How should we get around in the future? What should our transportation network look like? Those are some of the questions that feature heavily in today’s installment of Charlottesville Community Engagement, and this will be a focus in future versions as well. I’m your host, Sean Tubbs, and I’ve been writing about transportation planning for nearly thirty years. Even if you don’t think you’re interested, you probably might be if you have access to stories about these issues. That’s the point of Charlottesville Community Engagement, and I’m grateful to the hundreds of supporters who are helping me track all the pieces in motion. Help this newsletter grow by signing up for a paid subscription. Ting will match your initial payment! Sign-up is free, but I need a roof over my head to keep paying attention to all of the things! On today’s program:Charlottesville officials weigh in on potential plans to address safety concerns on Fifth Street The nation’s top court paves the way for the federal government to calculate the “social costs” of greenhouse gas emissions An American Elm has been honored by a local non profit that does such things faceFirst shout-out: The Plant Northern Piedmont Natives Campaign It’s springtime, and one Patreon subscriber wants you to know the Plant Northern Piedmont Natives Campaign is a grassroots initiative of motivated citizens, volunteers, partner organizations, and local governments who want to promote the use of native plants. This spring the group is working with retailers across the region to encourage purchase of plants that belong here and are part of an ecosystem that depends on pollination. There are plenty of resources on the Plant Northern Piedmont Natives Facebook page, so sign up to be notified of lectures, plant sales, and more!U.S. Supreme Court clears way for federal study of greenhouse gas emissionsIn a one-sentence order issued last night, the United States Supreme Court has cleared the way for the federal government to study the “social cost” of greenhouse gas emissions. “It is essential that agencies capture the full costs of greenhouse gas emissions as accurately as possible, including by taking global damages into account,” reads Section 5 of an executive order issued by President Joe Biden on January 20, 2021.That order set up an interagency working group to resume the work of calculating those costs, work that had been stopped by the previous administration. Ten states led by Republicans sued to stop the Biden administration from moving forward, and Judge James Cain of the Western District of Louisiana agreed with them in a February ruling granting an injunction. (read that ruling)In March, the Fifth Circuit allowed the study to proceed and the matter was appealed to the high court. According to Courthouse News, the one-sentence concurrence allows the study to proceed pending further executive action. Locally, work continues on efforts to reduce greenhouse gas emissions and also to prepare for the effects of climate change. The city of Charlottesville will hold a community workshop on June 9 on the Climate Vulnerability Assessment. More info on the city’s website.Charlottesville Area Tree Stewards honor their 15th landmark treeAt the corner of Elliot Avenue and Monticello Avenue stands an American Elm that a nonprofit group honored in late April as part of Arbor Day. Now, a plaque has been installed marking the Elm as the 15th Landmark tree. The Charlottesville Tree Stewards were on hand at Sojourner’s Church on Arbor Day this past April 29 to mark the occasion.City transportation planners present ideas on Fifth Street ExtendedIn the next few installments of this program, there’s going to be a heavy focus on transportation. Today we look at one specific project in the heart of Charlottesville. On Tuesday, Charlottesville’s elected officials met with the appointed Charlottesville Planning Commission to give feedback on a set of proposals to slow down traffic on Fifth Street Extended. Several groups have called upon to Council to take action to increase safety conditions on the roadway following a string of fatal crashes in 2020. “Our consultant team and staff have been working for the last couple of months to expedite a design plan to improve transportation safety,” said James Freas, the city’s director of Neighborhood Development Services. The city is working toward an August 1 deadline to submit the projects to the Virginia Department of Transportation for funding through something called the Smart Scale program. Candidate projects from all across Virginia are scored according to how well they will achieve certain outcomes, such as increasing safety and reducing congestion.For many years, Amanda Poncy was the city’s bike and pedestrian coordinator. She left that position last year to work for EPR PC. “EPR was hired by the city in February to help with the development of that grant application which is due on August 1,” Poncy said. “The segment that we’re looking at is between old Ridge Street and Harris Road. Our scope of work really involved looking at the crash data, conducting a speed study, developing concepts for public review and ultimately arriving at a final feedback that we can really flesh out with cost estimates and better understanding of some of the engineering issues and things like that for the Smart Scale submittal.” The roadway has been studied before, including a 2018 study conducted by EPR that resulted in two successful Smart Scale applications. These are for a turn lane on Cherry Avenue as well as multimodal improvements on Ridge Street. (read the 2018 study)“A third project that involved pedestrian improvements at the Cherry / Ridge intersection was also funded by VDOT outside of that project study but is being lumped into these other two because there is some overlap there,” Poncy said. Since that study, there have been a series of fatal crashes and EPR’s work concludes that many of those are related to intersections. All of the fatalities were related to speeding. Poncy said a survey was conducted this spring which yielded over 700 responses. “Really the top thing we heard was concern about people’s driving behavior whether it is reckless driving or redlight running,” Poncy said. There are several potential solutions, such as a roundabout, a restricted crossing U-turn, and guardrails to prevent people from hitting trees. Another option would be to remove the trees, which Poncy said would go against the spirit of the Streets that Work plan. Restricted crossing U-turns have been used in Virginia. Poncy explains how one would work on Fifth Street. “People coming from the side streets, so for example Bailey Road or Old Ridge, they would first make a right turn,” Poncy said. “The median openings that are currently there would be closed for through traffic and people coming out of the side streets would have to make a right hand turn and then go up to the next median opening to go in the direction they wanted to travel.”Another potential solution is a roundabout at Bailey Road which is the entrance to the Orangedale section of the Fifeville neighborhood. That would likely mean the taking of some property to accommodate the geographic scope.Another overarching concept is to put Fifth Street on a road diet, which would mean reducing travel lanee and giving that space over to wider sidewalks or shared-use paths. Bike lanes could be protected with a physical barrier, but those details have not yet been worked out. In one of the scenarios, the road diet would include a dedicated bus-lane in each direction. Second Shout-out: RCA working on restoration of Riverview ParkThe first Patreon-fueled shout-out today is for the Rivanna Conservation Alliance and their work with the City of Charlottesville on the restoration of Riverview Park. The RCA aims to restore a 600-foot section of the Rivanna riverbank in an area that’s designated for public access to the waterway as well as a 200-foot section of a dangerously eroding stormwater channel nearby. Another community meeting will be held in the near future to get your feedback on the work should be prioritized. Visit rivannariver.org to learn more about the project, which seeks to help Riverview Park continue to be a welcoming place to exercise, cool off, paddle, fish, play, explore, observe nature, and escape from the day-to-day stresses of life. Skepticism of bus lanes, support for roundabout, more data needed on road diet detailsAfter the overview, Commissioners and Councilors had the chance to provide feedback. During their discussion, they appeared to want more detail about what a road diet would entail, expressed support for the single-lane roundabout, and stated concerns about dedicated bus lanes. Let’s begin with the Planning Commission’s non-voting representative from the University of Virginia wanted to know if the needs of the emergency health system had been taken into account.“From the UVA perspective, this is a pretty major corridor for emergency vehicles coming to the hospital,” said Bill Palmer with the Office of the Architect. Bill Wuensch of EPR said if the bus lanes were dedicated, they would be available for use by emergency vehicles. “Whether it’s an ambulance, fire truck, police, whatever, they would still be able to use and access that bus lane in that single lane option,” Wuencsch said. Palmer asked what the Future Land Use map designations were for the roadway and said whatever alternative is selected should anticipate future development. Much of the corridor is designated now as Medium Intensity Residential with other portions as Higher Intensity Residential. During the conversation, at least three Councilors were skeptical about reducing capacity by eliminating travel lanes. “In plumbing, you’ve got to be careful of going from big to little,” said City Councilor Sena Magill said. Magill added she would support some form of a dedicated bus lane, but said she would be concerned it might be difficult for those vehicles to merge back into traffic on either end. “Refining some of those details about the transitions is kind of the next step,” said Jeannie Alexander, another EPR employee who used to work for the city. “Getting into those design details. Yes, you’re right, it’s very important and will be the make or break for many things.”Charlottesville Mayor Lloyd Snook said he was skeptical about the bus lane concept. The Route 2, Route 3, and Route 6 operated by Charlottesville Area Transit regularly use the corridor. “And we’re devoting the largest share of asphalt to something that only takes… 30 vehicles a day,” Snook said. “That strikes me as being a very difficult thing to justify.” Snook said he was concerned that constricting Fifth Street would route more vehicles through Bailey Road up to Prospect Avenue, or onto Harris Street through the Fry’s Spring neighborhood. Vice Mayor Juandiego Wade used to work as a transportation planner for Albemarle County. He echoed Snook’s concern.“I know what’s going to happen,” Wade said. “They’re going to filter through the neighborhoods and then we’re going to get calls about complaints of cars speeding in front of Jackson-Via [Elementary School] and in front of Buford [Middle] School because that’s where they’re going to go if they get off of I-64 and see the traffic.” Planning Commissioner Jody Lahendro said he was skeptical of many of the options.“The conclusion I’m coming to is that this is very difficult to come up with one static solution for a road that has various issues,” said Commissioner Jody Lahendro. Commissioner Hosea Mitchell was also concerned about the road diet and the potential for congestion. “I’m not too geeked out about the two-lane roundabout either,” Mitchell said. “I’ve worked and lived in lots of big cities and those two-lane roundabouts can be confusing. Mitchell said he could support a single-lane roundabout but wanted to know more information. He also said he supported the pursuit of low-cost measures such as guardrails and photo enforcement. Planning Commissioner Karim Habbab said he would support some form of a road diet but only if it didn’t lead to too much congestion. He also said he could support a roundabout.“I know those are great at reducing crashes or the severity of crashes at those intersections and I’m for a roundabout,” Habbab said. Commissioner Rory Stolzenberg supported the road diet because he said a change in design would stop the conditions that lead to the three fatal crashes in 2020. “In off-hours, Fifth Street becomes a drag strip and it’s just a wide open road, a total straightaway, and people can speed recklessly,” Stolzenberg said. “Yes it’s a small minority of people but road design is how we stop that.” Stolzenberg said the road concept needed to be fleshed out further. City Councilor Brian Pinkston said he supported studying the road diet and doing a study. That would likely mean a delay in applying for the Smart Scale funds. The next round will be in 2024. Magill said she wanted to know more about a road diet would work, and that she could support a single-lane roundabout but not a double one. She also said people need to understand Charlottesville’s geographic role. “We cannot get away from the fact that we are the urban center for a large rural community and that’s something we have to plan with,” Magill said. Councilor Michael Payne said he supported the roundabout at Bailey Road to break up the speed. “You know I think I would lean toward the road diet but I do have concern of us doing with the level of information that we have now,” Payne said. “It does seem that more study and information is needed.” Planning Commission Chair Lyle Solla-Yates said he wanted the city to pursue all of the options.“In general we need to be thinking bigger and more systematically so we can get at these connections about these issues,” Solla-Yates said. City traffic engineer Brennan Duncan said he heard the concern about a two-lane roundabout but said unless the number of lanes was reduced through a road diet, that would have to be the case.“Just for a roundabout, in order to build one for the road we have today, it would have to be a two-lane roundabout,” Duncan said. Council will return to this matter at their meeting on June 21.There are other projects nearby. Albemarle County and the Thomas Jefferson Planning District Commission are working on a Smart Scale application for an area south of Harris Road (read those application details)A TJPDC application for something called the Fifth Street Trail hub was successful in the last Smart Scale round and received nearly $10 million in funds (read the application)The city was awarded $8.74 million in Smart Scale Round 4 for Ridge Street improvements (read the application)The city was awarded $6.1 million for the Cherry Avenue turn lane improvements in Smart Scale Round 3 (read the application)More transportation-related items in the next Charlottesville Community Engagement. Always in motion, we are! Sign up for Ting - Support Town Crier productions!For over a year one year now, Town Crier Productions has had a promotional offering through Ting!Are you interested in fast internet? Visit this site and enter your address to see if you can get service through Ting. If you decide to proceed to make the switch, you’ll get:Free installationSecond month of Ting service for freeA $75 gift card to the Downtown MallAdditionally, Ting will match your Substack subscription to support Town Crier Productions, the company that produces this newsletter and other community offerings. So, your $5 a month subscription yields $5 for TCP. Your $50 a year subscription yields $50 for TCP! The same goes for a $200 a year subscription! All goes to cover the costs of getting this newsletter out as often as possible. Learn more here! This is a public episode. If you’d like to discuss this with other subscribers or get access to bonus episodes, visit communityengagement.substack.com/subscribe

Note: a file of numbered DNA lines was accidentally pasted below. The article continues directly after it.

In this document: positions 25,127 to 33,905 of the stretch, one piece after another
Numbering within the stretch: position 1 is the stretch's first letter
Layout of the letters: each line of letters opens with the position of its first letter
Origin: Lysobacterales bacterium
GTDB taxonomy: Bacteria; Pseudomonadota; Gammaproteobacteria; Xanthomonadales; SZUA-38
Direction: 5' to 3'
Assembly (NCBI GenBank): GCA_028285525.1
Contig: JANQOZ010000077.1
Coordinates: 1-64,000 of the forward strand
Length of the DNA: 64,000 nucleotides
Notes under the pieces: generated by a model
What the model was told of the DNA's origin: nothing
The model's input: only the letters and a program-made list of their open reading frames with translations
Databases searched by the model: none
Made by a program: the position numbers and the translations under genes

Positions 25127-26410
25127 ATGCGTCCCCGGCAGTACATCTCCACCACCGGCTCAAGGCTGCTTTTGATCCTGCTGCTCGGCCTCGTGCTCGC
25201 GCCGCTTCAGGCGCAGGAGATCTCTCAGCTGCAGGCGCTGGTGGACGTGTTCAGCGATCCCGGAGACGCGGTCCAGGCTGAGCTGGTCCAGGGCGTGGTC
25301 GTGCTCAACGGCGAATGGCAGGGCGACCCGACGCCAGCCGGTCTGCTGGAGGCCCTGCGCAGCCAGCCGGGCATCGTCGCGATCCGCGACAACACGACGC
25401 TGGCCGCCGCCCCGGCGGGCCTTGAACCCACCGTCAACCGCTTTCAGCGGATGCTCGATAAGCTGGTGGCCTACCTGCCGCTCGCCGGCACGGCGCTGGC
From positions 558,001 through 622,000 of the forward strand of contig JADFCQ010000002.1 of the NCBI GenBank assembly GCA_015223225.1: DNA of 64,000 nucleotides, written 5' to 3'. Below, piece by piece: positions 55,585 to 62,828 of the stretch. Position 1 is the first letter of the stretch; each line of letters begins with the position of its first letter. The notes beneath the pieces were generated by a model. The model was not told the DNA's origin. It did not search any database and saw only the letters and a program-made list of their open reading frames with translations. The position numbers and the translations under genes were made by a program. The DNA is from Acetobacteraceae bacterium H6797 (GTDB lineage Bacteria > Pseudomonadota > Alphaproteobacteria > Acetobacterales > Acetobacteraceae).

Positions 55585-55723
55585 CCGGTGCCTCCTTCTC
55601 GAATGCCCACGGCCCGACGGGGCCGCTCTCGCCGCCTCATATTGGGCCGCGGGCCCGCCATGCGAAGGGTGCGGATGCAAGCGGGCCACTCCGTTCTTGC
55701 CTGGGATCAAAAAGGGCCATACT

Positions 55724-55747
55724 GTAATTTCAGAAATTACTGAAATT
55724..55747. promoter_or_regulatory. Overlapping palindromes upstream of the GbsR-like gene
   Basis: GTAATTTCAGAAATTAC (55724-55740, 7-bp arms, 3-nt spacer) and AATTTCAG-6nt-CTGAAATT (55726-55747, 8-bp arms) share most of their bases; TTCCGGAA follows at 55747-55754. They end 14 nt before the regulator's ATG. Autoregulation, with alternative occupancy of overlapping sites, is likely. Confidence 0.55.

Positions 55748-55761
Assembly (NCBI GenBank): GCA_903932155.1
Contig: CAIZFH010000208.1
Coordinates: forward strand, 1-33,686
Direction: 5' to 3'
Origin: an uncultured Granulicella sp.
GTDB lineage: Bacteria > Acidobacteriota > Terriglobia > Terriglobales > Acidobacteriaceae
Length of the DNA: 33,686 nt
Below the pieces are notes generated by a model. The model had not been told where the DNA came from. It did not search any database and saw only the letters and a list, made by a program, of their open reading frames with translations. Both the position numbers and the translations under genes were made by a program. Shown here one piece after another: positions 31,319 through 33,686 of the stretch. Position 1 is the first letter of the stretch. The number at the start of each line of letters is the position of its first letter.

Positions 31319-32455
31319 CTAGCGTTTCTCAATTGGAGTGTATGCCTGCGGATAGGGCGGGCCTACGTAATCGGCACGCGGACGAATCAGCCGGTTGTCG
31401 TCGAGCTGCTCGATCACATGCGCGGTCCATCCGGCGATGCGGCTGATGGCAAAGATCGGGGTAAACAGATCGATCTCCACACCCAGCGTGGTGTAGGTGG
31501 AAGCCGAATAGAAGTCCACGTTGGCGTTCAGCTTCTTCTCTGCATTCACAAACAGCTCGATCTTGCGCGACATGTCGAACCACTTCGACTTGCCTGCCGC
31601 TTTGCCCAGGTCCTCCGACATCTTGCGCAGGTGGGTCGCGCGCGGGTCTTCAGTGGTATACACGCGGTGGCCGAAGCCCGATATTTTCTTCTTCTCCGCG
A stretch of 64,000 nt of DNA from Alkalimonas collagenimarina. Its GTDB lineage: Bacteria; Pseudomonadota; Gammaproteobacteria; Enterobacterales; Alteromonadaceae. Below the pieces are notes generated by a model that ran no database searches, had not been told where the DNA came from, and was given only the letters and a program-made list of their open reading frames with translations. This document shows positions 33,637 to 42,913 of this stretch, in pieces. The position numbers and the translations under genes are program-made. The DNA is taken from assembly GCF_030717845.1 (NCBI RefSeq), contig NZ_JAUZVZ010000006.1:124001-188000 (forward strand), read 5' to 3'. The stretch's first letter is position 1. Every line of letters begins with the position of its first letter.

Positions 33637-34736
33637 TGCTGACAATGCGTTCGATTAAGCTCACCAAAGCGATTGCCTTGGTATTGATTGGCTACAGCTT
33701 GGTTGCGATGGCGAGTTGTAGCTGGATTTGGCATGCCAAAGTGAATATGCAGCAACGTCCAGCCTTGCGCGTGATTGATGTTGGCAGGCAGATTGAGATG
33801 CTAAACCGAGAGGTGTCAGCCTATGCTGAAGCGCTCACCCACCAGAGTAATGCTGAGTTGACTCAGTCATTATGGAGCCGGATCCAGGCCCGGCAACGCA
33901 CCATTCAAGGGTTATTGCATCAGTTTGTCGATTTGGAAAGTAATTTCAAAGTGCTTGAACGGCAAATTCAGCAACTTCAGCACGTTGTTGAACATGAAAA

There are 32 days left until the summer solstice which will mark the longest time this year that the rays of our star will soak our area of the planet with light and other forms of radiation. However, this is the first day of the year when temperature gauges on the Fahrenheit scale will come very close to triple digits. What will Charlottesville Community Engagement say about the matter in this May 20, 2022 edition of the program? Very little, but the host, Sean Tubbs, is sincere in wishing everyone well in the heat to come. On today’s program:A historical marker is unveiled at the Central Library in downtown Charlottesville to honor the legal battle to admit a Black man to the University of Virginia Law School Charlottesville City Council is briefed on efforts to get a handle on what property the city leases out and whether all of the tenants are paying their fair shareFifth District Republicans will meet tomorrow to select a nominee for the U.S. House of Representatives And work on a Regional Transit Vision will culminate next week in a long presentation to regional officials about what could happen if the area found a new mechanism for more funding for expanded transit Shout-out for an ACHS program on the Fields of Honor This year, the Albemarle Charlottesville Historical Society has been working with a group called the Fields of Honor to identify soldiers who were killed in action in the Second World War. Since February, ACHS researchers have helped locate several photographs of the fallen, including that of Private Clarence Edward McCauley who was tracked down through high school records. There are 18 remaining photographs to be found, and on Thursday, May 26 at 7 p.m. the ACHS will host Debbie Holloman and Sebastian Vonk of the Fields of Honor Foundation to talk about how you can take part in their volunteer efforts honoring the service and sacrifice of US WWII service members buried or memorialized at US war cemeteries in Europe. That’s Thursday, May 26, at 7 p.m. via Zoom or Facebook Live.Historical Marker unveiled at Central Library for crucial desegregation caseA crowd assembled yesterday afternoon at the intersection of East Market Street and 3rd Street NW in downtown Charlottesville to watch the unveiling of a historic marker to commemorate an important moment in the desegregation of education in Virginia. In 1950, Gregory Swanson applied to attend the University of Virginia School of Law, but he was denied a space because he was Black. He sued in federal court citing 14th Amendment rights to equal protection, and a three-panel judge heard arguments on September 5 that year. David Plunkett is the director of the Jefferson Madison Regional Library, and he noted the historic nature of the building that is the library system’s headquarters.“This building is formerly a federal building and home to the courtroom where Gregory Swanson won his legal petition for entry into the University of Virginia law school,” Plunkett said. Plunkett said Swanson’s case was part of the NAACP’s legal strategy to challenge the system of desegregation. “While the law school had admitted Mr. Swanson on his merit, with the support of staff including Mortimer Caplin, the Board of University Board of Visitors subsequently denied his admittance based on his skin color,” Plunkett said. “The case tried here overturned that ruling and helped lead to the desegregation of higher education in the South.”Risa Goluboff is the current Dean of the UVA Law School, and she said the marker celebrates Swanson’s bravery and persistence. “He did all this for a belief, for a legal and constitutional principle, for his own growth as a lawyer and a person, for his race, and for the nation as a whole,” Goluboff said. Swanson was represented by the law firm of Hill, Martin, & Robinson, with future Supreme Court Justice Thurgood Marshall serving as his legal counsel. Goluboff said the denial back in 1950 must be remembered, as well as the University’s condoning of slavery and the continuance of Jim Crow era laws. She said Swanson’s case should be celebrated.“And when he succeeded, he became the first Black student not only at the University of Virginia Law School, not only at the University of Virginia writ large, but at any state in the former Confederacy,” Goluboff said. “Telling his story both forces and enables us to remember those aspects of our history of exclusion and segregation that we must know in order to repudiate them.” Also on hand at the ceremony was M. Rick Turner, a former president of the Albemarle-Charlottesville NAACP. He said Black students at UVA have always challenged the status quo of an institution founded to perpetuate racial and class inequalities. “It is worth remembering that the [admittance] of Black students at UVA years ago was not a benevolent gesture on the part of the UVA administrators and state officials, but rather the presence of Gregory Swanson paved the way,” Turner said. To hear the event in full, visit the Charlottesville Podcasting Network where the full audio is posted and is available.Fifth District Republican convention tomorrowRepublicans across Virginia’s new Fifth Congressional District will gather tomorrow at Hampden-Sydney College in Prince Edward County to select a candidate for the November 8 election. Over 2,000 attendees are pre-filed for the event, according to the draft program. Incumbent Bob Good of Campbell County faces challenger Dan Moy in the race, and the program states that each will give a speech before the votes are taken. There will also be remarks from outgoing Chair William Pace and incoming Chair Rick Buchannan. The program contains multiple endorsements for Good from Republican leaders across the United States, as well as several Delegates and Senators of the General Assembly. Moy’s sole endorsement is from the group Chasing Freedom Virginia.There are a total of 24 Republican committees in the fifth District. The convention will be called to order at 10 a.m. and will use a weighted voting system. The winner will face Democrat Joshua Throneburg in the November election. Regional Transit Vision updateConsultants hired by the Thomas Jefferson Planning District Commission to craft a vision for how public transportation might work better in the Charlottesville area will present more details next Thursday. The firm AECOM is the lead consultant with Jarrett Walker and Associates serving as a subcontractor. The study may recommend the eventualtransition to a unified regional transit authority. (meeting info)“There will be a 90 minute presentation from the consultants to go over what we’ve done so far, survey the results of the first round of public engagement, and then also what they found for the vision for the community,” said Lucinda Shannon, a transportation planner for the TJPDC. Shannon told a technical committee of the Metropolitan Planning Organization that a three-day workshop was held with the transit providers to imagine new bus routes under a new scenario where there is $30 million in annual funding from a new transportation authority. The consultants modeled that scenario after a new authority in the Richmond area that was created in 2020. “We looked at the Central Virginia [Transportation] Authority’s model of how they collect revenue to kind of calculate how much we could collect if we formed an authority to pay for the vision,” Shannon said.Shannon said that for now, the JWA’s work is more about what the vision will be. A second round of public engagement will take place soon after next week’s partnership meeting. Shannon said the firm AECOM may also be hired to conduct a governance study to recommend how to actually come up with that hypothetical $30 million. That work is contingent on approval by the Commonwealth Transportation Board at their meeting in June. Shannon said this study will be more about the funding than changing the structure of area transit. “So it’s not going to be looking at how [Charlottesville Area Transit] or any of the service providers are governed or run or anything like that,” Shannon said. “It’s just bringing in money and putting it out for transit.” Funding for these studies come from Albemarle County, Charlottesville, and the Department of Rail and Public Transportation. The budget for the vision plan is $350,000 and the budget for the governance plan is $150,000. See also: Regional Transit Partnership briefed on Regional Transit Vision, looming Charlottesville Area Transit route changes, April 1, 2021Regional Transit Vision may suggest resumption of Regional Transit Authority foundation, December 14, 2021Shout-out to Charlottesville Area Tree Stewards In today’s subscriber-supported Public Service Announcement, the Charlottesville Area Tree Stewards continues to offer classes this spring and summer to increase your awareness of our wooden neighbors and to prepare for the future. Coming up on June 7 is a tree identification course taught on Zoom by tree steward Elizabeth Ferguson followed by a separate hike on June 11 at the Department of Forestry’s headquarters near the Fontaine Research Park. That’s followed by a tree identification walk at the University of Virginia on June 12 for the public. On June 14, Rachel Keen will give a lecture on Zoom on the Social Life of Trees. Do trees really communicate with one another? What is a 'mother tree'? Can a tree do anything to repel a pest? Learn more at charlottesvilleareatreestewards.org.City seeking to know more about what property it rents The City of Charlottesville could be pulling in more revenue from tenants who may be leasing city property at rates well below the market rate. That’s one of the takeaways from a report given to Council at their meeting on May 16. As the City of Charlottesville government seeks to rebuild after a recent era of frequent leadership transitions, the current management is looking at aspects of the city administration that have gone unnoticed or unchecked. Until now, there has not been one central source in city government that controls all of the various leases the city has for its properties as well as service agreements. That makes it hard to track who is responsible or where the public can get information.“So what we’re trying to do at this moment is compile that but one of the first things we had to do was identify an individual who would have that as their job,” said Sam Sanders, the Deputy City Manager for operations. That person will be Brenda Kelley, who has been the redevelopment manager for the city for the past several years. Her position has been elevated to the Office of Community Solutions, and she’ll be presenting a full report to Council this summer. In the meantime, she prepared a briefing for Council for their May 16 meeting which began with a basic definition of what she’ll cover. “Leases or agreement-type leases where either the city is a party,” Kelley said. “This is where the city owns the property or the city is a tenant of a property owned by someone else.” The city has about 155,000 square feet of building spaces that bring in about $580,000 a year in revenue for the city. That doesn’t include about 50 acres under ground lease. The oldest lease dates back to 1922 and allows the city’s utilities office to use space at a pump station at the University of Virginia. One of the biggest amounts of space the city leases is at the Water Street Parking Garage. “The city doesn’t own the Water Street Parking Garage but we lease parking spaces,” Kelley said. The city does own the Market Street Parking Garage, as well as the buildings on East Market Street that are currently occupied by the Lucky 7 and a Guadalajara restaurant. The City Council of January 2017 paid $2.85 million for an eventual parking garage at the location, but the City Council of March 2021 opted to go in a different direction. For now, the city gets rent from those businesses. “The Lucky 7 and the Guadalajara and all of the Market Street Parking Garage retail spaces, those rent funds go into the Parking Enterprise Fund,” Kelley said. Revenues from the Charlottesville Pavilion and the building where S&P Global operates go into the Charlottesville Economic Development Authority fund. Kelley said further research needs to be done into intergovernmental leases with the courts, libraries, and other entities. She said that systems need to be in place to track the leases and make sure that any rent increases due to the city are at least known about for Council’s consideration. Councilor Sena Magill said she appreciated being able to see a more complete picture of the city’s property portfolio, and the potential to get more out of its investment. “When we look at a lot of these rents on a lot of these buildings, they are at about half of market rate,” Magill said. Magill said if the city is charging below market, it should be as a way of helping small businesses who are just getting started. She wanted to see a presentation from the Charlottesville Economic Development Authority on the leases they currently manage. Mayor Lloyd Snook said he wanted any lessees to know that the preliminary report is not intended to raise rates, but just to provide information. “Until this report and this information is gathered, we on Council had no idea who we were subsidizing and we have no idea why we’re subsidizing them in some cases and we may want to make some conscious decisions to continue to subsidize in the form of the rent or we may not but at least we will be doing so from the basis of actual knowledge,” Snook said. More to come as the summer heats up. Help Ting help support Town Crier productions!For one year now, Town Crier Productions has had a promotional offering through Ting!Are you interested in fast internet? Visit this site and enter your address to see if you can get service through Ting. If you decide to proceed to make the switch, you’ll get:Free installationSecond month of Ting service for freeA $75 gift card to the Downtown MallAdditionally, Ting will match your Substack subscription to support Town Crier Productions, the company that produces this newsletter and other community offerings. So, your $5 a month subscription yields $5 for TCP. Your $50 a year subscription yields $50 for TCP! The same goes for a $200 a year subscription! All goes to cover the costs of getting this newsletter out as often as possible. Learn more here! This is a public episode. If you’d like to discuss this with other subscribers or get access to bonus episodes, visit communityengagement.substack.com/subscribe